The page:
So when Savitch, a 30-year finish carpenter, planned an addition to his Vista del Monte neighborhood home, he didn't turn to some high-ticket consulting engineer or a City Hall fixer. He personally delivered his plans downtown.
And that's when his problems, an illustrative microcosm of city infill projects, began.
Savitch was told in August 2002 that he could increase the size of his East Glenn Street lot with an easy acquisition of an arcing sliver of city right of way. It could be done, Savitch was told, within three months.
But then he needed not one, but two surveys. He finally was able to write a check for the extra property and had the deed--one year later.
Then came hooking the 955-square-foot addition to the water line. Tucson Water reps first told Savitch that he would not have to sweat over a new meter. That also changed, so Savitch prepared to upgrade from a 5/8-inch meter to a 1-inch meter.
The new meter means a capacity at 2.5 times that of the 5/8-inch meter--but the real number that mattered to Savitch was the $4,016 Tucson Water fee.
That sticker shock prompted the energetic and generally positive Savitch to dial Tucson Water. Yep, came the answer: The $4K bill for the new meter and hookup, that included a cut in the street and repaving, was correct.
"That's more than twice what that costs," Savitch said, drawing on his experience and connections as someone who maintains a contractor's license.
Savitch got bounced among three Tucson Water officials, who offered conflicting information, until they finally referred him to the City Council, which sets fees and rates, typically without crimping the utility's revenue flow.
Savitch went to the mayor's office. "Since the prices were set by mayor and council, I thought someone in the mayor's office would be able to explain to me how the price was set."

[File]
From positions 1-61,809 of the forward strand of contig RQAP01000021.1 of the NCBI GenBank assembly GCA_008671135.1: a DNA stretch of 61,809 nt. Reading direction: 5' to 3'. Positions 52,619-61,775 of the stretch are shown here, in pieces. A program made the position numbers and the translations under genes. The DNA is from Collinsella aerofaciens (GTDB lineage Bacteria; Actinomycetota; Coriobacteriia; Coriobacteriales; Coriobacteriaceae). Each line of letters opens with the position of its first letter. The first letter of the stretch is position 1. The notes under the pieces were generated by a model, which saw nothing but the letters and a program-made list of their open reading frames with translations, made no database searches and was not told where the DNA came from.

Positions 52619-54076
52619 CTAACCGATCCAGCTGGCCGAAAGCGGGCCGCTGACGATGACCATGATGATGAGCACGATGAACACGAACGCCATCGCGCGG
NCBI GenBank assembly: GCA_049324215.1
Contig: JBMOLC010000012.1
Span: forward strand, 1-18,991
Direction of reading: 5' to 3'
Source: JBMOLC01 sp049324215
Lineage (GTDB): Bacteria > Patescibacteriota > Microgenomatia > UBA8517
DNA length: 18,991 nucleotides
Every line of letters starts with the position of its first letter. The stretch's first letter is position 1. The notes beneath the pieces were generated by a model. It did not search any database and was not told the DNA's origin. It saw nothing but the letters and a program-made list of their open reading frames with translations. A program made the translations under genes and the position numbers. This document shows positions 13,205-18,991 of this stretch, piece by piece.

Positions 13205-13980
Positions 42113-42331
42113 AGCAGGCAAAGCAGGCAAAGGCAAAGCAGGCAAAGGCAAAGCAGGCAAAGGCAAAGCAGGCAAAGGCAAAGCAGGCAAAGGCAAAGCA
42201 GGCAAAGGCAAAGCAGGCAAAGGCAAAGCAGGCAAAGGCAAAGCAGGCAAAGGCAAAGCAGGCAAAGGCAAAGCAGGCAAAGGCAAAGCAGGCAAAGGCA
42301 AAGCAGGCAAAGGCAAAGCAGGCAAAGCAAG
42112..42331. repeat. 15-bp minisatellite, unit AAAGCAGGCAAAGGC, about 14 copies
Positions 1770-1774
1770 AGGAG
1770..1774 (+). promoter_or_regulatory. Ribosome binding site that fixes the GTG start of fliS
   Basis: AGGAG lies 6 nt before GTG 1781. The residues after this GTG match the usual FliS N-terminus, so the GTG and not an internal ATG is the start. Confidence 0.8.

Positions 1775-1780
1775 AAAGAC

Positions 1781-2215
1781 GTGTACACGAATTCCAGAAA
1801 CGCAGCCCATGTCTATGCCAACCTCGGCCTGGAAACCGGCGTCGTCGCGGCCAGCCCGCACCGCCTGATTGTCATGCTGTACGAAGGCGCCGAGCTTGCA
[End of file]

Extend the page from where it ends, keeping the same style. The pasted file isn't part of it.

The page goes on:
That, in the case of Republican Mayor Bob Walkup and his staff, was apparently too much to ask.
Savitch returned home to a phone message that he should re-check his construction plans. Something in the plans, he was told, must be driving the cost. He checked, and had the plans reviewed by two industry pros. When Savitch called again, he was ping-ponged between Tucson Water and Development Services.
And then Savitch landed in the court of Jeff Sales, a former television guy (KOLD Channel 13) who was selected by Walkup and his advisers this year to shore up the executive office at $52,335 annually.
Sales offered an eerie explanation.
"He told me there 'could be hidden fees,'" Savitch recalled.
"There are no hidden fees," said Mitch Basefsky, publicist for Tucson Water and the utility director, Dave Modeer. "They are all published. What he is paying is a portion of the city equity fee and the difference between the costs of meters, plus the cut and pave."
Much of the Tucson Water fees are included on the department's Web site. Savitch's home addition straddled action by the City Council to jack up water hook-up fees: Called system equity fees, the new rates became effective Aug. 11.
Savitch had the $4,000-plus bill cut, primarily because an upgrade of an existing 5/8-inch meter is discounted by $1,416 to $2,124.
Sales was out ill, according to the mayor's office, and unable to respond for this story.
Savitch, who moved from New York in 1968 to finish high school at Palo Verde, said that Sales was not moved by the issue.
"He was not happy with the fact that I am not sufficiently impressed by the fact that he works for the mayor," Savitch said. "And as far as the mayor goes, I was neither here nor there for the guy. But based on what I saw, I probably would not be for him."
As of deadline (there) on Nov. 3, Savitch had not received a response to the letter he sent Walkup on Oct. 6. The return receipt shows that the mayor's office signed for the letter on Oct. 8.
Savitch offered praise for staff in Development Services and the staff of his City Council representative, Carol West, the Ward 2 Democrat. But he also was left dumbfounded by a representative of City Manager James Keene, who simultaneously shrugged off Savitch's issue and sought understanding by uttering that those with whom he was dealing are just "underpaid bureaucrats."
"Nobody told them they had to have those jobs," Savitch said. "They are well-paid and have benefits."
Savitch sees his situation as an alarm for city officials both in terms of an inequitable "equity system" and as a form of government-sanctioned economic class discrimination. The city equity fees are not based on the value of the property or improvement. Savitch's property, for example, is on the tax rolls for less than $65,000. The owner of a $1 million home would pay the same fee for an addition.
"He's going to pay the same fee I do," Savitch said. "But his return is going to be much greater."